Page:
The "bash" boasted an unattractive platform stage bordered by huge speakers that couldn't be heard on the other side of the festival. So much for big sound. Above the performers hung a tacky plastic banner promoting PNC Bank, of all things. Not exactly rock band material.

No matter. When Smash Mouth got to the stage and began with the soundtrack from Shrek 1, everyone got jiggy with it.

Then the mid concert slump hit in song two. These guys look older and more tired than they probably are, their five albums are lack luster and for stage presence, they offered a strange mix of rasta hair on the bassist and an oversized black shirt on the lead singer.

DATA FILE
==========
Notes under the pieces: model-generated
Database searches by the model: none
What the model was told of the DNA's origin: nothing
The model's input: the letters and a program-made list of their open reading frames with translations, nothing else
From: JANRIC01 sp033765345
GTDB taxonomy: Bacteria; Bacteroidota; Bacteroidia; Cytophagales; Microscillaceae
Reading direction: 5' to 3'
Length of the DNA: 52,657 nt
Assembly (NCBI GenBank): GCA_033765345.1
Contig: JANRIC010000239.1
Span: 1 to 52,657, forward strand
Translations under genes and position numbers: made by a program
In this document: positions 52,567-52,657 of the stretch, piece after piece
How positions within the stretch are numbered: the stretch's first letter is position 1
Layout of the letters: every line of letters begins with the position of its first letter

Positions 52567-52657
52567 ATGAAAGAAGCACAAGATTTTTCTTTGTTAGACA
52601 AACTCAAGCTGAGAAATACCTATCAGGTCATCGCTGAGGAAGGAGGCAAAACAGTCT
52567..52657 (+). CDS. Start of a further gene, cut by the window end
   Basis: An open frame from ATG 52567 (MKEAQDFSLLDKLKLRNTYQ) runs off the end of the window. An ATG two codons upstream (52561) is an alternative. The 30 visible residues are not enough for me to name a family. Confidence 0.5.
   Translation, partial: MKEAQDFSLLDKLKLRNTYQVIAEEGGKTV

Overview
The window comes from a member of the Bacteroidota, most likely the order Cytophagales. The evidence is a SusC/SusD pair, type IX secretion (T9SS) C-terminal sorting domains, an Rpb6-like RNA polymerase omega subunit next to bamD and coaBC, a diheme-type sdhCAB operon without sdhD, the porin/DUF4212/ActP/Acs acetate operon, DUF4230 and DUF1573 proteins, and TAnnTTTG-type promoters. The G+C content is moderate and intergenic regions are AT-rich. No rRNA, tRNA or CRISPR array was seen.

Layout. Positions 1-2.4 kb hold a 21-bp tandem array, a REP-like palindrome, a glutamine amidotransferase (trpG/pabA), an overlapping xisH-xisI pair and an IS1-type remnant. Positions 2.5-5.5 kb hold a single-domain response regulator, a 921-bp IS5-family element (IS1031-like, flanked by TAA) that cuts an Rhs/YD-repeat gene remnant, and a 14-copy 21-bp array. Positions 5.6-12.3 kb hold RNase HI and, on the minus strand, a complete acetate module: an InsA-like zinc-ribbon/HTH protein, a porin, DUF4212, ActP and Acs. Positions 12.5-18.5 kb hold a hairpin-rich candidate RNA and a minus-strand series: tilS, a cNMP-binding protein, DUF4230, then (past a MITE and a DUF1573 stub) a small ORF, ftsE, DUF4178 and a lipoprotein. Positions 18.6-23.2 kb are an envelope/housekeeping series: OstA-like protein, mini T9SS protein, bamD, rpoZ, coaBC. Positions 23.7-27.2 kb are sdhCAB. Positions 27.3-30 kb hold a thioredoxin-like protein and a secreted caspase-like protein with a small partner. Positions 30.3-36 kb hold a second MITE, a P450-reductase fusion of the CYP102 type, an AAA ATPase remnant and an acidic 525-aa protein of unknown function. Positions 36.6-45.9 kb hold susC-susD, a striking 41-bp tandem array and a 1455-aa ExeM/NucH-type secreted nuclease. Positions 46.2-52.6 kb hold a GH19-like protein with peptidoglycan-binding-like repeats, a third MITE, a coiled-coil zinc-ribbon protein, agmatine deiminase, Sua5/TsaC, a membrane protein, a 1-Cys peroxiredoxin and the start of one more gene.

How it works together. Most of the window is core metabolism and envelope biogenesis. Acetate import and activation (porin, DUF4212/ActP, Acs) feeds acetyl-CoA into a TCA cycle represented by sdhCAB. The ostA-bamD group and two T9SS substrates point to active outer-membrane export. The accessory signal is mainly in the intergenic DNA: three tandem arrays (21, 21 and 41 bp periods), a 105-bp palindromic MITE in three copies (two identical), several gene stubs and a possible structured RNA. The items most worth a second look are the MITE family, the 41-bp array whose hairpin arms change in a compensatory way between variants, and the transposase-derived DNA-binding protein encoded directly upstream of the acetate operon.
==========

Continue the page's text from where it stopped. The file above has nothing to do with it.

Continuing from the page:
We endured a bunch of songs we couldn't hear well or understand to get to "Walkin' on the Sun" where little girls and women who should have stayed on the ground got up on stage to dance. I'm now at the uncomfortable age where my peer group embarrasses me. I mean do we really need forty-something women shakin' what their mamas gave them oh so long ago for everyone to see? Yikes. I wanted to yell "Family hold back!"

Then the show picked up as the bassist entoned the distinctive riffs of none other than rock gods Van Halen. Unfortuantely, that's when the whole experience just got flat out weird.

Lead singer Steve Harwell shouted "Are there any parents in the house?"

::Cheers and beers::

"This one, I said, THIS ONE is for the parents!"